Given the potential complexities, it is perhaps not surprising to see civic leaders giving significant consideration to alternate forms of funding. While only 5 percent of respondents said property taxes might be levied to fund the work, many did see room for other forms of government support. Half of respondents said government grants and subsidies could help spur smart city activity, and 40 percent endorsed tax incentives as a potentially effective tool for bringing new civic tech to the table.
These mechanisms have gained traction in some sectors and are showing positive early results. “When we look at the renewable energy industry, for example, in the places that are already using grants and tax incentives we are seeing more rapid adoption as well as the opportunity to scale, which helps to make the technology become more competitive with traditional forms of energy," Ellermeier said. "The government can give it a boost."
But smart city technology isn’t just a mark in the debit column, proponents say. When done right, civic tech projects actually can add to the municipal bottom line. Asked how that might happen, 49 percent said their cities could see increased tax revenues from energized economic development activity.
Take smart street lights as a single example. “The opportunity to have safe streets where the public is comfortable makes an incredible difference in terms of economic benefit to retailers and store owners," Ellermeier said. "When the public is willing to come out in the evening, the business community benefits.”
Tech-centric parking could have the same effect. “The ability to know that they can get a parking space downtown leads directly to people coming into the city and spending money. In that sense, the technology directly impacts the vibrancy of the city, and that has economic benefits,” he said.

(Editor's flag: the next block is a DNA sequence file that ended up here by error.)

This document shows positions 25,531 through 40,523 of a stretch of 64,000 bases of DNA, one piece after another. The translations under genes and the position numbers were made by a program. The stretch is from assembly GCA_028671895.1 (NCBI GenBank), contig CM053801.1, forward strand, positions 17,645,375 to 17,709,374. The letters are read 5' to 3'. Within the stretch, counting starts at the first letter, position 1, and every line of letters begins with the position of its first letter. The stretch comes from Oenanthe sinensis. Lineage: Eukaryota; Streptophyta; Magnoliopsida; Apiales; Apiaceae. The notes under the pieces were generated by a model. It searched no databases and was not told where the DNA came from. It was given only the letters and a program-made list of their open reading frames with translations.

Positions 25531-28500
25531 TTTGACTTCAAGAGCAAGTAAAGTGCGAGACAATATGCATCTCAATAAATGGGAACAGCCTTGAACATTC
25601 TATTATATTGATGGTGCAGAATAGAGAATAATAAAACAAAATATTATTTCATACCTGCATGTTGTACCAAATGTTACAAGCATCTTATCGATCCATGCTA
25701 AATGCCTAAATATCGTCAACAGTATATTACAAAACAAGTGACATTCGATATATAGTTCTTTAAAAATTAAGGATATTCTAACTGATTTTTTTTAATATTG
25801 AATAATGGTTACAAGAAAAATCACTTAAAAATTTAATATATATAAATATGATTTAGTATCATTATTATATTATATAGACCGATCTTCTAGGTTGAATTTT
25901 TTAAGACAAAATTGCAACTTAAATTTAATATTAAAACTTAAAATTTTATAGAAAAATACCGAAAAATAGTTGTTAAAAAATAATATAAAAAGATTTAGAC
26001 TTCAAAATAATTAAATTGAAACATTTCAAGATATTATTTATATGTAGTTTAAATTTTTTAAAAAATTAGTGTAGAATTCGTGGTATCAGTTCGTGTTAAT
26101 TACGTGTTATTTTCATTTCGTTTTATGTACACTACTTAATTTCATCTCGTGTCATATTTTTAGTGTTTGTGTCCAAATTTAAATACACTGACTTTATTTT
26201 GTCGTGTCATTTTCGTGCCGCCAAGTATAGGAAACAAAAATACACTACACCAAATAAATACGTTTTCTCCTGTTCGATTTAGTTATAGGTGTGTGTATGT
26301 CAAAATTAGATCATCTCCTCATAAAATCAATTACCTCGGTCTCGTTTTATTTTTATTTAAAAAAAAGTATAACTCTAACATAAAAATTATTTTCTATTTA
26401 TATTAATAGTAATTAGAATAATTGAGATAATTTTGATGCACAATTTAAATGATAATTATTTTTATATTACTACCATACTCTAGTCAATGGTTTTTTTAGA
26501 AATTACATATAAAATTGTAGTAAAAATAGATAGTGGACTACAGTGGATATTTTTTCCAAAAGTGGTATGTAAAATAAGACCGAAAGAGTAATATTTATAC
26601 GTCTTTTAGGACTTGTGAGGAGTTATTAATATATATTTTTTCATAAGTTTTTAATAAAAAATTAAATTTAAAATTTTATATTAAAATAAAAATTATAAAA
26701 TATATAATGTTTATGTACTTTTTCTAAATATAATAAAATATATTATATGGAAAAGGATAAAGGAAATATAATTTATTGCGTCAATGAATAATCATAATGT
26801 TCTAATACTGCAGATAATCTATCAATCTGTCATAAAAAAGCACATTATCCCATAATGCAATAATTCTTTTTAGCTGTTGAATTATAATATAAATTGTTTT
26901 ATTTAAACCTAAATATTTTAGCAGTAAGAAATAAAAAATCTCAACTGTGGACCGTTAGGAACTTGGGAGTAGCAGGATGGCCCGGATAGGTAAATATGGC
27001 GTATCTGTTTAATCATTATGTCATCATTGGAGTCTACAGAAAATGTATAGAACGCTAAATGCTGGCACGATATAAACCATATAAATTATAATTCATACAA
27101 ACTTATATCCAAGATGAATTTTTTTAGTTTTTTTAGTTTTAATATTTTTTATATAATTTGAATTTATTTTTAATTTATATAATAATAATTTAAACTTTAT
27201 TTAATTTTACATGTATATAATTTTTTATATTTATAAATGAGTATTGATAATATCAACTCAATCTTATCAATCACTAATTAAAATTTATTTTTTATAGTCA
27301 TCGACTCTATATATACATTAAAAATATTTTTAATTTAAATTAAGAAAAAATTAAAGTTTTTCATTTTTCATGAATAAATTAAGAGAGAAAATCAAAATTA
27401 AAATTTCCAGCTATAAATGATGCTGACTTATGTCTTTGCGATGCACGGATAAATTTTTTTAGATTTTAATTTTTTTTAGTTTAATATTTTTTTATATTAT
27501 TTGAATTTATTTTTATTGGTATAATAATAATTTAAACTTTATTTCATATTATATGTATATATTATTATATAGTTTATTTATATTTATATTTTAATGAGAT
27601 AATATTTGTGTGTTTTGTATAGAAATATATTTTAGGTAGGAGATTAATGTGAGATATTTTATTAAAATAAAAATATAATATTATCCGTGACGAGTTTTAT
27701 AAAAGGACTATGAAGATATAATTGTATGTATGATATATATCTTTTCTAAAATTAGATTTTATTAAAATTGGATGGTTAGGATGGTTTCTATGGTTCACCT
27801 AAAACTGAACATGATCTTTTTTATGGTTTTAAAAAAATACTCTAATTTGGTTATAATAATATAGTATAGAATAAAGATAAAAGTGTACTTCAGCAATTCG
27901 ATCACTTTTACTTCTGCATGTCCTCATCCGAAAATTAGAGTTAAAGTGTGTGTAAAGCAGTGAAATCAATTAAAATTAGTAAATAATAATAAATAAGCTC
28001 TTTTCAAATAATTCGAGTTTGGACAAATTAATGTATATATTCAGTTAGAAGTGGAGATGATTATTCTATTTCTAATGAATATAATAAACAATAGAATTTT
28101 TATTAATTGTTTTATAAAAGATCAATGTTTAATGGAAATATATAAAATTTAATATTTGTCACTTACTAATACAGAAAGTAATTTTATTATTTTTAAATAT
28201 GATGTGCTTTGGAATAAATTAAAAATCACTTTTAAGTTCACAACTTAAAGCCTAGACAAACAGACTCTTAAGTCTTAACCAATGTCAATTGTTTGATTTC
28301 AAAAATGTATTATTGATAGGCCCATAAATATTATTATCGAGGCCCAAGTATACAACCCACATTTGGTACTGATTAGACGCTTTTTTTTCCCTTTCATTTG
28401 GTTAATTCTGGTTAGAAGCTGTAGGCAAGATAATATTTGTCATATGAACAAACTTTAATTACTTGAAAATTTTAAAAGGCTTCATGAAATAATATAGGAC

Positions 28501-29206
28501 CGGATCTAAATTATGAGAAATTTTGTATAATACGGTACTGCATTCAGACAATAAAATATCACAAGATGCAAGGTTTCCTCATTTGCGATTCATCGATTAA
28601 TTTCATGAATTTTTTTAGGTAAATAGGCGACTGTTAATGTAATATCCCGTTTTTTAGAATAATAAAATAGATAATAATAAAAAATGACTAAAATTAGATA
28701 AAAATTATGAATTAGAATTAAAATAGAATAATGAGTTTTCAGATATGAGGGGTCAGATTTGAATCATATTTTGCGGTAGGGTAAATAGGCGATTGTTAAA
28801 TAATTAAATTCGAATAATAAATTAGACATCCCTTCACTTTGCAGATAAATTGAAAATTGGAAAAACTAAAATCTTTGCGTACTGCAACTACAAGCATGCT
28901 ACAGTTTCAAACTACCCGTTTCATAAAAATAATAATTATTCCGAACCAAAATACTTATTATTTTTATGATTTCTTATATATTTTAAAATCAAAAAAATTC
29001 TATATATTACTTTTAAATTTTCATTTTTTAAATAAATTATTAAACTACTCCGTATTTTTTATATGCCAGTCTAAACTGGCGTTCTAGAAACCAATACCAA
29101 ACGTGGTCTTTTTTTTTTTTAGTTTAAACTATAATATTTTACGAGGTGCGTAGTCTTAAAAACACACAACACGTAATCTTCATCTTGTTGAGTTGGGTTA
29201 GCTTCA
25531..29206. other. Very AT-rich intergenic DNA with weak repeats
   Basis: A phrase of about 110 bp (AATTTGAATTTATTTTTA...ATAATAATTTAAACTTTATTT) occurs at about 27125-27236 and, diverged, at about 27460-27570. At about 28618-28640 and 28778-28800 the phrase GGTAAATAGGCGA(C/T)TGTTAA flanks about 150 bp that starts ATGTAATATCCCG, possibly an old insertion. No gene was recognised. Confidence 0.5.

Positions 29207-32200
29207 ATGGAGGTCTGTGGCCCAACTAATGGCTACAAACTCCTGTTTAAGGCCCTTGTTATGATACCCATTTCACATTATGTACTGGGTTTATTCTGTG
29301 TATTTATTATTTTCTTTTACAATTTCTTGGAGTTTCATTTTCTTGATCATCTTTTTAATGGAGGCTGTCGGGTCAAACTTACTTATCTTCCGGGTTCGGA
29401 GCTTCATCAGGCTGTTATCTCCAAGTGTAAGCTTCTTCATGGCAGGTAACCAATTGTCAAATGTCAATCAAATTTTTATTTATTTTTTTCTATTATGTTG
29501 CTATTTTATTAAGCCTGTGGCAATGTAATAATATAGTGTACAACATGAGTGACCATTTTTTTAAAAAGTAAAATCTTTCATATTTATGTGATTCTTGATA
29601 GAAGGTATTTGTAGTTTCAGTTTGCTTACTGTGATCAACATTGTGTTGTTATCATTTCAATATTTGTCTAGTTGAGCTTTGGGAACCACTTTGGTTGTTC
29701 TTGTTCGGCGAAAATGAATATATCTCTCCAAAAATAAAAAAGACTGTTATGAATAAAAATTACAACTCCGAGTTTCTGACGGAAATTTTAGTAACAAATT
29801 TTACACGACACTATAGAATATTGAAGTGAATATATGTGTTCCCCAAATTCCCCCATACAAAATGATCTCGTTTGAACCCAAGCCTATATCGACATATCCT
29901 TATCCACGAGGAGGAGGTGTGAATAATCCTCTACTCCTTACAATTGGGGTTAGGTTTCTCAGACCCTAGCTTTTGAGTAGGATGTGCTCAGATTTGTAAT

On the flip side, civic leaders were far less sanguine about the possibility of advertising revenue serving as an offset to the cost of smart technology. Only 18 percent of respondents thought that that was going to happen.
In fact, cities have had some success in renting out ad space, for example on smart signage. The report highlights Kansas City, Mo., which in May 2016 began installing a system of 25 interactive outdoor kiosks along the downtown streetcar route. The kiosks serve up civic information and also generate ad revenue.
“We know this works, but for many cities it’s a matter of priorities. Right now they are just not thinking about this, but it will snowball as cities begin to see the successes that others are having,” Ellermeier said. “It’s painful to be on the bleeding edge, but once we start to see the benefits on a large scale, many of these cities will follow.”
The report concludes with a piece of advice, urging smart-minded cities to forge broad partnerships as a way to share the cost burden. It points for example to Chula Vista, Calif., whose smart infrastructure partners include the study’s author, Black and Veatch, as well as Qualcomm, OSISoft and others.
“There needs to be an ecosystem of partnerships,” he said. “The cities don’t want to do it alone, they want to gain the benefit of these private companies and there isn’t a single company that can do this all by themselves."